Fuel Delivery System: From Carburetors to Advanced Injection Technologies

The fuel delivery system plays a crucial role in ensuring the proper mixture of air and fuel for combustion in an internal combustion engine. Over the years, various fuel delivery technologies have emerged, each offering its unique advantages in terms of efficiency, power delivery, and emissions control. In this article, we will explore different fuel delivery systems, including carburetors, single point injection (SPI), multi-point injection (MPI), gasoline direct injection (GDI), and the hybrid multi-point injection + GDI system.

Fuel Delivery System


┬áCarburetors were the primary fuel delivery systems used in older vehicles. They rely on the Venturi effect to mix air and fuel in the correct proportions before entering the engine’s cylinders. A carburetor uses a series of jets, valves, and a float chamber to control the fuel flow. While carburetors were simple and widely used, they lacked precise fuel control, resulting in suboptimal fuel efficiency and emissions performance. Read more.

Single Point Injection (SPI):

Single point injection, also known as throttle body injection, was an improvement over carburetors. In SPI systems, a single fuel injector is located near the throttle plate, delivering fuel to all cylinders simultaneously. The system utilizes sensors to monitor engine conditions and adjust the fuel injection accordingly. Although SPI offered better fuel control compared to carburetors, it still struggled with precise fuel distribution among cylinders, limiting its efficiency and power potential. Read more.

Multi-point Injection (MPI):

Multi-point injection systems mark a significant advancement in fuel delivery technology. In MPI systems, each cylinder has its dedicated fuel injector, which sprays fuel directly into the intake port. This precise fuel delivery ensures more efficient combustion and improved fuel distribution among cylinders. MPI systems use an electronic control unit (ECU) to monitor and adjust fuel injection based on engine parameters, resulting in better fuel economy, power output, and reduced emissions. Read more.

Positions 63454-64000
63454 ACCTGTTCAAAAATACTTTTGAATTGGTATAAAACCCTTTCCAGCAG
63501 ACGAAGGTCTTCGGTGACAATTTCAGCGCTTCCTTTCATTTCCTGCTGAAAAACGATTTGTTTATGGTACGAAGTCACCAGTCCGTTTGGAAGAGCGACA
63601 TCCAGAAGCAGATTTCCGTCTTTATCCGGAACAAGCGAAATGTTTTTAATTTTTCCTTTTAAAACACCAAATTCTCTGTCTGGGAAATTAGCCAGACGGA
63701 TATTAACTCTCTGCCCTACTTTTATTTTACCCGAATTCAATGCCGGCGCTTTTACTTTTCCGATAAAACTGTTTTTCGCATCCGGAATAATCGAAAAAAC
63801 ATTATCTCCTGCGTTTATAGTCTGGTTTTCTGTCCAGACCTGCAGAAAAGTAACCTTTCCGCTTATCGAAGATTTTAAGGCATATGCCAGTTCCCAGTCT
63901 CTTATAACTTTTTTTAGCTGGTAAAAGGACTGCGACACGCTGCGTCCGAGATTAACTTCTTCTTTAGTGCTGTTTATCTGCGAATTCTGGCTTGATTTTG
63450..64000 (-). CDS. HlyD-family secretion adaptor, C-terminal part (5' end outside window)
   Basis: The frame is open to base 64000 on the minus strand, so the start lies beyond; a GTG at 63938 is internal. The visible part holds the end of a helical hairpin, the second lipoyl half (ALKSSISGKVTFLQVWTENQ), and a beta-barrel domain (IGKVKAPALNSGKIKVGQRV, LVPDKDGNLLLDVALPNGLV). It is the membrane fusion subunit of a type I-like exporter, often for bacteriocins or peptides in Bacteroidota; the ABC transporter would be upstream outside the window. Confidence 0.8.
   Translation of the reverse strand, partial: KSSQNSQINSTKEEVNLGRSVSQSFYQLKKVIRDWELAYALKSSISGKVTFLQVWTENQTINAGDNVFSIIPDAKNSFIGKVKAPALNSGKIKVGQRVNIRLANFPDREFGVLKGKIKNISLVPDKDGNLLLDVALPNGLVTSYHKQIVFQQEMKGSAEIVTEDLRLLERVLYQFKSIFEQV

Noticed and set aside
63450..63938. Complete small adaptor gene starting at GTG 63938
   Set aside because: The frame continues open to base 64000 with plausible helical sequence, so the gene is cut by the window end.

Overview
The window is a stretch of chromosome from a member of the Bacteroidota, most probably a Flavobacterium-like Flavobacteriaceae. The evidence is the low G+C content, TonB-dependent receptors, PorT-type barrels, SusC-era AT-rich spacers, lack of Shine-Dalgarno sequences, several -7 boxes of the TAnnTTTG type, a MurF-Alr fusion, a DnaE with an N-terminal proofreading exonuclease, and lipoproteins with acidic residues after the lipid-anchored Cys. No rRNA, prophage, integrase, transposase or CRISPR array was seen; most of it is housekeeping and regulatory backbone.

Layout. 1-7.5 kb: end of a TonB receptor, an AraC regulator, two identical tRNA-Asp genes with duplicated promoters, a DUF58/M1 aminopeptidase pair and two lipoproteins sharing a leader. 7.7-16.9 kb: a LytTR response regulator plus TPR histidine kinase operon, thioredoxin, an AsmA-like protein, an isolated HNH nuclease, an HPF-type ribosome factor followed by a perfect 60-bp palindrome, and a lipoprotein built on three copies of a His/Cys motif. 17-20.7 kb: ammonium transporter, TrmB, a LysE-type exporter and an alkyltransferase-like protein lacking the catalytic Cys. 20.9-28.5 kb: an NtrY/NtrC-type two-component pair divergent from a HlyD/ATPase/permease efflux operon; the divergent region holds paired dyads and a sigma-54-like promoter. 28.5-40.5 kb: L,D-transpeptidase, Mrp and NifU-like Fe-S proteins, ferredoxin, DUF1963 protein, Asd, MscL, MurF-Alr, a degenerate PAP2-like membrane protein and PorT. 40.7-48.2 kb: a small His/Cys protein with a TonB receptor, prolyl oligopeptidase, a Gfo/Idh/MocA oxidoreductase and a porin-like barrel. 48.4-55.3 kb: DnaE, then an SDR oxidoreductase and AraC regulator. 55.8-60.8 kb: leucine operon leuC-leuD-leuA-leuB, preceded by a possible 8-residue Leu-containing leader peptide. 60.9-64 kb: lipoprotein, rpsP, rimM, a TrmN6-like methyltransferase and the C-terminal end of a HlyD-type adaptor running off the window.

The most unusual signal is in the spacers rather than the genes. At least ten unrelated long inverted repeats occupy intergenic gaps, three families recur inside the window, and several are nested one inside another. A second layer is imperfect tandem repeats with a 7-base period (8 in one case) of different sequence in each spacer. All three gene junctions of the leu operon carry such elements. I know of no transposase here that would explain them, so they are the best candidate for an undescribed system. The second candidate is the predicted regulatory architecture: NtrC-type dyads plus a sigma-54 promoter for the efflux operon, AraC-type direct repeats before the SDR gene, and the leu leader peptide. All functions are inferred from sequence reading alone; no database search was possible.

Gasoline Direct Injection (GDI):

Gasoline direct injection represents a significant leap in fuel delivery technology. GDI systems inject fuel directly into the combustion chamber, bypassing the intake manifold. This allows for precise control over fuel atomization and timing, optimizing the air-fuel mixture for each cylinder individually. GDI systems operate at higher fuel pressures and utilize sophisticated injectors and engine management systems to achieve improved efficiency, power output, and reduced emissions. GDI technology is particularly effective in turbocharged engines, as it helps prevent detonation and enhances overall performance. Read more.

Multi-point Injection + GDI:

The multi-point injection + GDI system combines the advantages of both technologies. It utilizes multi-point injection for low-load engine conditions, where precise fuel distribution is critical for optimal combustion. At higher loads and engine speeds, the system switches to GDI to provide the benefits of direct fuel injection. This hybrid approach allows for better overall performance, combining efficiency, power, and emissions control. Read more.


From the traditional carburetors to advanced fuel injection systems, the evolution of fuel delivery technology has transformed the efficiency, power, and emissions characteristics of modern engines. Carburetors made way for SPI, which was later replaced by MPI, offering improved fuel control and distribution. The advent of GDI revolutionized fuel delivery, providing precise control over the air-fuel mixture. The hybrid multi-point injection + GDI system takes advantage of the strengths of both technologies for optimal performance. As automotive technology continues to advance, fuel delivery systems will continue to evolve, aiming for even greater efficiency, power, and environmental friendliness.